EPM Treatment Research

More than 50 years ago, horses at The Jockey Club in San Paulo, Brazil, were suffering from a neurologic disease that caused muscle wasting. In 1964, that same disease was seen in North America. Robert MacKay, BVSc, PhD, Dipl. ACVIM, of the University of Florida's College of Veterinary Medicine, gave this timeline as a preamble to his discussion of the knowledge, treatment, and prevention of equine protozoal myeloencephalitis (EPM)--the leading cause of neurologic problems in horses.

MacKay, who has conducted research into the life cycle and potential treatments for EPM for years, spoke to an audience gathered in Kansas City, Mo., for the launch of Bayer Animal Health's Marquis, the first FDA-approved treatment for EPM. He said that 95% of horses with EPM present with signs that could be confused with lameness.

From 1974 until 1995, there was very little research done on EPM. In 1995, University of Kentucky researcher David Granstrom, DVM, Dipl. ACVIM, discovered that the opossum was the definitive host. Since the causative parasite, Sarcocystis neurona, has to have two hosts to complete its life cycle, researchers have since been focused on finding the intermediate host(s).

The University of Ohio found that the cat can be an intermediate host in the laboratory. Then the University of Florida discovered that the nine-banded armadillo is a natural intermediate host, and it is proposed that one or more species of skunk is a natural intermediate host.

"There are three opossum species that fulfill the role as primary hosts in North and South America," said MacKay. "A secondary host in Florida is the armadillo. About 70% of roadkill armadillos are infested with Sarcocystis neurona. In Florida, lots of cats have Sarcocystis species, but not Sarcocystis neurona. There are seven or eight species of skunks that could be involved."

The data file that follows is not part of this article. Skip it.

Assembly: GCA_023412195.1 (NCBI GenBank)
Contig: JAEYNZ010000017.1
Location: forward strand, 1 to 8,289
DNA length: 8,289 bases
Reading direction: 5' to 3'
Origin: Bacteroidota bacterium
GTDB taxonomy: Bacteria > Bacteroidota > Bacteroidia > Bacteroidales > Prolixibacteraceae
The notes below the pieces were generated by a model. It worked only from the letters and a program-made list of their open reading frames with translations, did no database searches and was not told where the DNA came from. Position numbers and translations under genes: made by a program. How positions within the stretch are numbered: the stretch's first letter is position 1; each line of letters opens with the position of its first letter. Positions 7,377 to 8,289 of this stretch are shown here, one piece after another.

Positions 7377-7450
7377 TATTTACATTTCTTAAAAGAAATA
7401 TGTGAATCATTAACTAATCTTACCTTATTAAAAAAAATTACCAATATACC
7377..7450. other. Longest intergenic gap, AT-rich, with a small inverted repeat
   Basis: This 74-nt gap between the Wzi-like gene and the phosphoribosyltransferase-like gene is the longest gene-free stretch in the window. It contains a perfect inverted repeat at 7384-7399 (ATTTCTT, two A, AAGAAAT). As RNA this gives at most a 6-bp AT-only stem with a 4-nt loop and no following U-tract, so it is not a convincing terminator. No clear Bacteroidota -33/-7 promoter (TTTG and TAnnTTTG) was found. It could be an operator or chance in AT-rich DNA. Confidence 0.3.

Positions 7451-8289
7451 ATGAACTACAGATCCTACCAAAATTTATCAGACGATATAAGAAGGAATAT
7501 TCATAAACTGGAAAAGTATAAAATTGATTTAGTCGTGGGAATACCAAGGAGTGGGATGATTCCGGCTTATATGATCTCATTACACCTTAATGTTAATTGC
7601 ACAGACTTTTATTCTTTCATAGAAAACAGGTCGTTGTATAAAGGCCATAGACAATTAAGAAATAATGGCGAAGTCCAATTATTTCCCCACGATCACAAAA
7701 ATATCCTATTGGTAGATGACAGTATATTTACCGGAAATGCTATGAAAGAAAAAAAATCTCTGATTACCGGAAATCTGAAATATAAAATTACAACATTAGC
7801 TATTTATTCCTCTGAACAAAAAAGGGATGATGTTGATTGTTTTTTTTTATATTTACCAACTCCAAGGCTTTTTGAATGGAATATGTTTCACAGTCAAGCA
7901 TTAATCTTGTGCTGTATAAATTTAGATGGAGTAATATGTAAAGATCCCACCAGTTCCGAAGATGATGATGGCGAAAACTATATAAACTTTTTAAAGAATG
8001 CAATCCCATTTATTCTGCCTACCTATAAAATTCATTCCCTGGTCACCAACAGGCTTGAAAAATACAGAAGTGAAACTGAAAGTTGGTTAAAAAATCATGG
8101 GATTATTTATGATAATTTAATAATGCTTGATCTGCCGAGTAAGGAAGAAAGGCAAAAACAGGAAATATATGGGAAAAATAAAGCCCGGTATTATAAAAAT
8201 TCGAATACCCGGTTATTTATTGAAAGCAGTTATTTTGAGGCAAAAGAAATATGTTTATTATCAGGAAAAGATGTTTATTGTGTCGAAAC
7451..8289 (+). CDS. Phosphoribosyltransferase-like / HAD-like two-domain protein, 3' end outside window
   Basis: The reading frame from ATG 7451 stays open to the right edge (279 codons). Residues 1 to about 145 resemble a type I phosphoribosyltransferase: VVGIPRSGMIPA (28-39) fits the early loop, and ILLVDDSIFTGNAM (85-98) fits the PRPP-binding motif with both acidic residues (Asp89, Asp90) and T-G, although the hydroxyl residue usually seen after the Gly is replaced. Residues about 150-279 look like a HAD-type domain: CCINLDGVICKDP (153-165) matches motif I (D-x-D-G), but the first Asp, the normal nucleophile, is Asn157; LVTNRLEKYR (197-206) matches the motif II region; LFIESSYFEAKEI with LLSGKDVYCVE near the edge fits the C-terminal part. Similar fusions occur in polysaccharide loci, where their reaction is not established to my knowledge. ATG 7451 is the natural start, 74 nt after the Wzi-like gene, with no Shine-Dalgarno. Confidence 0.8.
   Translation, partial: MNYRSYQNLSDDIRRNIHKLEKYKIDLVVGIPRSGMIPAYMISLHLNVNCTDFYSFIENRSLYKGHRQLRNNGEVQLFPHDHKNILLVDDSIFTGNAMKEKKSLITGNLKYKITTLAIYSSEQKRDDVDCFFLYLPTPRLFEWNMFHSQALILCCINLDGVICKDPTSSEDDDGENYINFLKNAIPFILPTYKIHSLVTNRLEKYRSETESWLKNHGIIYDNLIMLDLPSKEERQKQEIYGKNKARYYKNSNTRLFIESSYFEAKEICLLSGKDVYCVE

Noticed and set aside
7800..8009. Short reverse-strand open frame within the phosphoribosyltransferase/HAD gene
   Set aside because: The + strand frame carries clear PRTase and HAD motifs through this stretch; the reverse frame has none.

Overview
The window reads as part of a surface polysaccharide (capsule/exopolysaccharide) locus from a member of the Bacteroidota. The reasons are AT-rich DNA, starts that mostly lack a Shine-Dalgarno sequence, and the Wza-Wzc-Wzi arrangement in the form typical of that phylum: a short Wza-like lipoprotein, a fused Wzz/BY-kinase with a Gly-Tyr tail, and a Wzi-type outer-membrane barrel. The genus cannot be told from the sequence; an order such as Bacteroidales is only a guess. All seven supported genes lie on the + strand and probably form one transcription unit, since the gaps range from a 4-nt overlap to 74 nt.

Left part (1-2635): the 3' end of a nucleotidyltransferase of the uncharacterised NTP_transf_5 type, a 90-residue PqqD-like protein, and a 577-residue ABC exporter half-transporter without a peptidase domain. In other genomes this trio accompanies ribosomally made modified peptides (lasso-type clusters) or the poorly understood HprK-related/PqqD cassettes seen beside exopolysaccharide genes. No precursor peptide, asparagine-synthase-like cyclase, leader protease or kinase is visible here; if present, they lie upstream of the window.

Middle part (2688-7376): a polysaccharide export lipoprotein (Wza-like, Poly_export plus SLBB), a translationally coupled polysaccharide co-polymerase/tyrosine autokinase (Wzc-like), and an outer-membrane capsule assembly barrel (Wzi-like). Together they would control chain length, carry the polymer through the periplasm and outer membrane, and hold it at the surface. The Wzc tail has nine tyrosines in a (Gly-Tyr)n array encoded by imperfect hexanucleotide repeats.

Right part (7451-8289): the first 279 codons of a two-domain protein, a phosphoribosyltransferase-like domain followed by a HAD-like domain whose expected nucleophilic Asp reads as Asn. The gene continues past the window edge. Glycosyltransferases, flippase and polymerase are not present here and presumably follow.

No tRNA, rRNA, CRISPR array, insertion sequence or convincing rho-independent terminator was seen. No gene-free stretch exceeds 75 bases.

The Testing of Marquis

Marquis is a 15% ponazuril paste that kills several stages of S. neurona. Ponazuril was proven to cross the blood-brain barrier and reach the horse's central nervous system (spinal cord and brain) where the parasite resides.

The horse is a dead-end host, meaning that the parasite can't finish its life cycle in the horse. However, S. neurona can replicate (multiply) in the horse, thus increasing the number of parasites that cause damage. Marquis targets the energy metabolism of the parasite and disrupts its ability to reproduce, thus killing the multiplying stages of the parasite.

Marquis was shown to have a wide margin of safety in trials. Horses given twice, six times, or 10 times the label dose had few adverse effects (such as loose feces, lack of appetite, slight decrease in body weight, and mild colic in one horse). The trial included 102 horses given a dose of 5 mg/kg of body weight orally once a day for 28 days. In this trial, less than 2% developed hives. (The use of this product in horses for breeding purposes, during pregnancy, and in lactating mares has not been evaluated.)

Marquis can be stored at room temperature, and Bayer demonstrated that there is no adverse effect on the stability of Marquis at temperatures as high as 104°F or as low as freezing. There were no complaints from owners regarding ease of administration.

The field trials were conducted at six referral clinics under the guidance of seven veterinarians. Records were kept by the attending veterinarian and the owner. Horses had to improve at least one grade and maintain that improvement through 118 days of treatment and follow-up and/or test Western blot negative for treatment to be considered successful. Also, all horses were videotaped before and after treatment--those videotapes were used without identifying horses to help determine whether the horses actually had improved.

Tom Kennedy, PhD, of Bayer, noted that prognosis depends on severity of the disease and duration of infection. Marquis cannot repair existing central nervous system damage, so early treatment is extremely important. Consult with your veterinarian as soon as you suspect problems that could be EPM.

Based on reports from several veterinarinians across the country, cost of the 28-day treatment will range from $800-$1,200 per horse depending on veterinary services involved.

About the Author

Kimberly S. Brown

Kimberly S. Brown was the Publisher/Editor of The Horse: Your Guide To Equine Health Care from June 2008 to March 2010, and she served in various positions at Blood-Horse Publications since 1980.

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